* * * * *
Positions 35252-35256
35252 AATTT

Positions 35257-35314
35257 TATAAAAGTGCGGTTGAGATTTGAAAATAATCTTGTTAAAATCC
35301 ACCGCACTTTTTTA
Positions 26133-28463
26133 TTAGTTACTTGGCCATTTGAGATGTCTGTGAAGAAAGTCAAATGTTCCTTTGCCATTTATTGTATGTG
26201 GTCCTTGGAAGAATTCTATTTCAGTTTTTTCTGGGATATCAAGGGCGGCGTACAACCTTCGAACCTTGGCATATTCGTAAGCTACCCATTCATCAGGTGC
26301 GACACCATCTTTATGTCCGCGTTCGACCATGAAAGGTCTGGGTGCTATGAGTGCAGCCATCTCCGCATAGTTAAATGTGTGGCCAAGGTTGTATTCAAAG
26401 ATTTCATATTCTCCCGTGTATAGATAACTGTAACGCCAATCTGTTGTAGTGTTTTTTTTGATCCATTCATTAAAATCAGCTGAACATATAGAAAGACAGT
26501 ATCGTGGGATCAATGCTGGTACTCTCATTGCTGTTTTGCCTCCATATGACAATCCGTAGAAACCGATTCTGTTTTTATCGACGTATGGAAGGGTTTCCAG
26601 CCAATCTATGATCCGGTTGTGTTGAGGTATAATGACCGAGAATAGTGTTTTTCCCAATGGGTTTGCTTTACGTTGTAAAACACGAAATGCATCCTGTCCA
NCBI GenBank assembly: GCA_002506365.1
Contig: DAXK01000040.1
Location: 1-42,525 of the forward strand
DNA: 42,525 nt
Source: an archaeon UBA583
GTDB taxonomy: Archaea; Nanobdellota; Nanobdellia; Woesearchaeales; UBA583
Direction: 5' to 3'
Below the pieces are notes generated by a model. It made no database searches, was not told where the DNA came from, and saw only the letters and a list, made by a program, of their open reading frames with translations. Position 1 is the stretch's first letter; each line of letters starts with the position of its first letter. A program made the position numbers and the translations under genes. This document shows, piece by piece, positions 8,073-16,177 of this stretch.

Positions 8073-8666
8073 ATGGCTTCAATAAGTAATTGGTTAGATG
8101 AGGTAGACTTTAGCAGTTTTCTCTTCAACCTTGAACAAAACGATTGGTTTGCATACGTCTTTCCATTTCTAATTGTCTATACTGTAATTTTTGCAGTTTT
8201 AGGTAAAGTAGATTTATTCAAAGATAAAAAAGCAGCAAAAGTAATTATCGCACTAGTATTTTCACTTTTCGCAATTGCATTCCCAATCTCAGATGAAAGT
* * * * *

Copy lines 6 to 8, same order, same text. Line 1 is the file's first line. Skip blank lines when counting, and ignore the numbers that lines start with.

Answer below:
Positions 26133-28463
26133 TTAGTTACTTGGCCATTTGAGATGTCTGTGAAGAAAGTCAAATGTTCCTTTGCCATTTATTGTATGTG
26201 GTCCTTGGAAGAATTCTATTTCAGTTTTTTCTGGGATATCAAGGGCGGCGTACAACCTTCGAACCTTGGCATATTCGTAAGCTACCCATTCATCAGGTGC